When looking back at a remarkable 2018 and towards 2019 and beyond, I can’t help thinking that the wind industry is entering a new phase of its development.
Renewables have gone from niche to mainstream in a few short years, with Vestas, for example, recently reaching 100 GW of installed turbines. The sector now needs to progress further — from being part of the mainstream to becoming the baseload energy source of the world.
This will be vital to the global fight against climate change, but will require a new way of thinking for our industry. In that regard, I’d like to highlight three key milestones from 2018 that I believe are changing the game:
Firstly, wind energy is the cheapest form of electricity in many markets. For instance, installation of wind and solar capacity in emerging markets overtook new fossil fuel capacity last year for the first time. Although the energy sector will always be heavily regulated, this basically means that the industry can increasingly focus on pushing for a level playing field and a market design that allow for increased use of low cost renewable energy. In that environment, economics will eventually take care of the rest.
Secondly, wind and solar reached one terawatt of installed capacity in mid-2018, according to Bloomberg New Energy Finance (BNEF). While it took around 40 years for renewables to install the first terawatt, BNEF projects that the second terawatt will be installed by 2023 — at around half the cost. This is an amazing increase in growth and demand, but to inject that level of renewable capacity into grids that fast, we need to address a bigger part of the energy system in our offering than we do today.
Thirdly, average selling price and profitability arguably stole a lot of headlines in 2018 as the impact of auctions, competitive tenders and merchant markets materialised in the pricing of our products. And although this doesn’t sound encouraging at first sight, the price decrease and later stabilisation improve our overall competitiveness, making the long-term outlook for renewables even brighter. With energy demand expected to grow by 40 percent in 2035 compared to 2017, and broad electrification of transport and heating now a competitive option, renewables are well-positioned to grow.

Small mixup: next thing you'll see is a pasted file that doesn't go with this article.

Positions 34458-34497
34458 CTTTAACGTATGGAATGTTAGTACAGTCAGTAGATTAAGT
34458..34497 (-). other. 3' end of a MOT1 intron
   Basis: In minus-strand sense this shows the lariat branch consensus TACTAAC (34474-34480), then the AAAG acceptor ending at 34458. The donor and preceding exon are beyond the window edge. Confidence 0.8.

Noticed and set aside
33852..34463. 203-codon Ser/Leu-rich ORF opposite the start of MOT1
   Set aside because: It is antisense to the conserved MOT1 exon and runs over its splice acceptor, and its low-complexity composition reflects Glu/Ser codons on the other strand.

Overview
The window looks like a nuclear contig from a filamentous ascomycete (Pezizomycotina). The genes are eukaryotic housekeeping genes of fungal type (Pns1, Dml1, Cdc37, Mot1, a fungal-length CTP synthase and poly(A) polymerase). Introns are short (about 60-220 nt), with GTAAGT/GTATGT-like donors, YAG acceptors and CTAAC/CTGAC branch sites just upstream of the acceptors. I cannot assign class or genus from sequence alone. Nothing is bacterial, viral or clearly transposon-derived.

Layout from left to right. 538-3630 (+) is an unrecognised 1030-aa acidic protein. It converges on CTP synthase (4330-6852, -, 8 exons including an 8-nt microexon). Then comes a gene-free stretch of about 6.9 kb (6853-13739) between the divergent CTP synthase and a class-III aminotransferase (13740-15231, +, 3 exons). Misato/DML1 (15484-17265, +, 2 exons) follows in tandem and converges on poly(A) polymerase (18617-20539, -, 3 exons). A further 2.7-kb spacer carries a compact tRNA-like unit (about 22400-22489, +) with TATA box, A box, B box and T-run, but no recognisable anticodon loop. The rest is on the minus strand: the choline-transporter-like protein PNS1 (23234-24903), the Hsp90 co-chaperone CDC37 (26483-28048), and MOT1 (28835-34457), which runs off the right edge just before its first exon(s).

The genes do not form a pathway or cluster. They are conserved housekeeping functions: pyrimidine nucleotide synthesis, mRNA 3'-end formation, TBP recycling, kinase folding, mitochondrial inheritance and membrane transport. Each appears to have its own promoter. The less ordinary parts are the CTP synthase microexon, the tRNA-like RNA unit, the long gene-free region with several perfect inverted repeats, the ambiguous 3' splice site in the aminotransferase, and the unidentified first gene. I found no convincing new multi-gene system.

We can’t expect past experiences to tell us how to deal with coming opportunities and challenges.
For the industry, however, these milestones and positive outlook also signal that we are at a crossroads where we can either try to do what we have been doing in ever cheaper ways, or we can build on our progress and take on the bigger responsibility of making renewables the baseload energy the world needs. To fulfil our potential as an industry and help solve the two primary energy challenges that the world faces today – meeting the growing global energy need while addressing climate change – we can’t expect past experiences and lessons to tell us how to deal with the coming opportunities and challenges.
There’s no simple or universal answer to how we should face these challenges, but I can highlight a couple of strategic decisions Vestas has made, which highlights the direction of travel we believe our industry needs to take.
To start off, we changed our vision’s focus from solely wind to sustainable energy solutions. This sets a clear direction for Vestas that highlights our aspiration to develop and offer broader solutions that can replace fossil-fuel energy, meet growing energy demand (including from electrification) and integrate future energy system services.
More specifically, we are combining our core expertise within wind energy technology and services with other solutions such as hybrids, grid integration, and digital and financial solutions. We are changing how our products, services and solutions are designed and produced so our technologies continue to scale and are available wherever there is demand. Among other things, this includes introducing truly modular products and solutions in 2019, as well as engaging the entire value chain in product development and project execution and operation.
As an industry, we have done a tremendous job to bring down the cost of energy and make renewables mainstream. We are changing the energy system, but we need to improve further on what has made us successful. We cannot fulfil our full potential by simply relying on the lessons we have learned in the past, we need more integrated solutions to succeed in tomorrow’s energy system.
Anders Runevad is CEO at Vestas